The Report concludes that the human rights record under the Najib Razak’s administration represents a new low in Malaysia in 2014, characterized by the increased crackdown on freedom of expression, assembly and association, continuous blatant police abuse of power, free falling of international rankings on trafficking of persons and worst country for migrant workers and exemplified by the prime minister’s infamous about-turn decision on his public promises to repeal the Sedition Act at the UMNO General Assembly.
For immediate release,
24 June 2015
Launch of SUARAM Human Rights Report 2014: Six Worrying Trends Under Najib’s Administration
SUARAM is pleased to launch its 2014 Human Rights Report of Malaysia today. Since its first launch in 1998, SUARAM has without fail published an annual human rights report which offer comprehensive documentation and analysis of the human rights landscape, a report that is much awaited by local civil society and international human rights organisations.
The Report concludes that the human rights record under the Najib Razak’s administration represents a new low in Malaysia in 2014, characterized by the increased crackdown on freedom of expression, assembly and association, continuous blatant police abuse of power, free falling of international rankings on trafficking of persons and worst country for migrant workers and exemplified by the prime minister’s infamous about-turn decision on his public promises to repeal the Sedition Act at the UMNO General Assembly. Human rights defenders, activists, academic and students and political figures continued to face harassment and persecution.
SUARAM would like to highlight six worrying trends developed in 2014 that warrant immediate attention and actions from the government and the general public.
Increase of racial and religious hate speech
2014 saw an increase in racial and religious hate speech by right wing groups, most notably Perkasa and Isma, which has been silently tolerated by the authorities. This is in stark contradiction to the clampdown on critical voices and dissenting views with the draconian Sedition Act, in which authorities labelled such speeches as threatening public order. Ethnic relations has been further strained despite claims of commitment to moderation and tolerance by the Prime Minister at high profile international meeting.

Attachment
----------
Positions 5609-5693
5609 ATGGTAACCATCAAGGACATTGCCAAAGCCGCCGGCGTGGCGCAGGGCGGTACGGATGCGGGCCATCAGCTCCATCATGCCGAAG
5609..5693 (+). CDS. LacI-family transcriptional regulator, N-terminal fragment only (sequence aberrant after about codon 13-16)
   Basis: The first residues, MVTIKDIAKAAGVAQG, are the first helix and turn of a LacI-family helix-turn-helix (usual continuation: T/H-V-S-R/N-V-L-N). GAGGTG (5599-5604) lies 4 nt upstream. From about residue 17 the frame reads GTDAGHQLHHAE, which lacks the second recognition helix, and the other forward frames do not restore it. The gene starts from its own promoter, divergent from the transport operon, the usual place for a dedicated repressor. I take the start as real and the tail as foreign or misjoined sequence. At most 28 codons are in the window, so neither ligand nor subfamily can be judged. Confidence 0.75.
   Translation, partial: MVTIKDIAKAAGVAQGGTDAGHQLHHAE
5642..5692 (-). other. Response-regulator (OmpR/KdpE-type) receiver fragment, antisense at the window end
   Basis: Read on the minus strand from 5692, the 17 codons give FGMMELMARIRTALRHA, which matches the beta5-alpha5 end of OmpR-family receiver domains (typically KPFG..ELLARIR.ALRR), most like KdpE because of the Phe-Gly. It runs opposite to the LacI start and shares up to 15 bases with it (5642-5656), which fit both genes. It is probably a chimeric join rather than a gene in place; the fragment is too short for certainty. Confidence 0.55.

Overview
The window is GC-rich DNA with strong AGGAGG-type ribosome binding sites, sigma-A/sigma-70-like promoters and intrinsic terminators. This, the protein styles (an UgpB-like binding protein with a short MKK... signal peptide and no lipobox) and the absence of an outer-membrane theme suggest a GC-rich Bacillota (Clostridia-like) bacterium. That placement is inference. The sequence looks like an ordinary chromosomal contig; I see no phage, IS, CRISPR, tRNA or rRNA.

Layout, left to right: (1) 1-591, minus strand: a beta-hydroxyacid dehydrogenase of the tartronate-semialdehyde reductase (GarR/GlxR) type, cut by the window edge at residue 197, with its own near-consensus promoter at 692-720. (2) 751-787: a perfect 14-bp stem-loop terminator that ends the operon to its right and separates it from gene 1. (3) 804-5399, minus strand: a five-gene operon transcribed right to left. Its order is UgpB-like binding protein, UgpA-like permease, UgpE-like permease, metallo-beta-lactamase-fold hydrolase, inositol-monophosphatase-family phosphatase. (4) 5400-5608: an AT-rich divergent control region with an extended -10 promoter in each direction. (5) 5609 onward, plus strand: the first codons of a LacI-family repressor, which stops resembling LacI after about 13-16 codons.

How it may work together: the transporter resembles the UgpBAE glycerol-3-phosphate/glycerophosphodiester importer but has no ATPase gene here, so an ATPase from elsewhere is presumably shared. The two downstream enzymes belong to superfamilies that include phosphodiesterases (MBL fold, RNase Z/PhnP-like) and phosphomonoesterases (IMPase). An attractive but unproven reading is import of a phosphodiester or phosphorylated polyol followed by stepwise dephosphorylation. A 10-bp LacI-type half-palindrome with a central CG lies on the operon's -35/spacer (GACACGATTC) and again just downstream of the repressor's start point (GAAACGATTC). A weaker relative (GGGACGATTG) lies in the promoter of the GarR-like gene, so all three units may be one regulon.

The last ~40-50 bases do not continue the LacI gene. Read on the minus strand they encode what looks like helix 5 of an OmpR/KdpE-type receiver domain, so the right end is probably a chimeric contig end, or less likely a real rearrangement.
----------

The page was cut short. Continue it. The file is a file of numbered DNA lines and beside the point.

SUARAM warns that if this issue continues to develop with no meaningful action taken by the government to eradicate hate speech, it will not only hinder process of freedom of religion and racial equality, but it could fuel ethnic and religious hatred that may lead to civil conflict, destroying the multi-ethnic and multi-religious society of Malaysia.
Application of the Sedition Act 1948
The Sedition Act has been invoked to investigate or charge or convict 44 individuals in 2014 who had allegedly shown contempt for the monarchy, the religion Islam, the Malay special position in the country, the government and the judiciary, when in the eyes of any right minded men, they were merely exercising their right to freedom of expression. The political nature of the Act is further epitomized by Prime Minister Najib Razak caving in to the pressure by right wing groups and reneging on his electoral pledge to repeal the Sedition Act. The regressive decision by the authority has created a chilling effect on the freedom of expression and a severe affront to democracy.
Detention without trial return with full force
2014 saw the Security Offences (Special Preventive Measures) Act 2012 (SOSMA) and the Prevention of Crime (Amendment) Act 2013 (POCA), essentially replacing the abolished Internal Security Act 1960 and the Emergency (Public order and Prevention of Crime) Ordinance 1969. In 2014, through to November, 37 people have been detained under SOSMA, bringing the total to 152 since SOSMA came into force. Another 116 were reportedly detained without trial under POCA in the first month of POCA came into force in April 2014 while no official figures was given by the government on those detained under the Dangerous Drugs (Special Preventive Measures) Act 1985.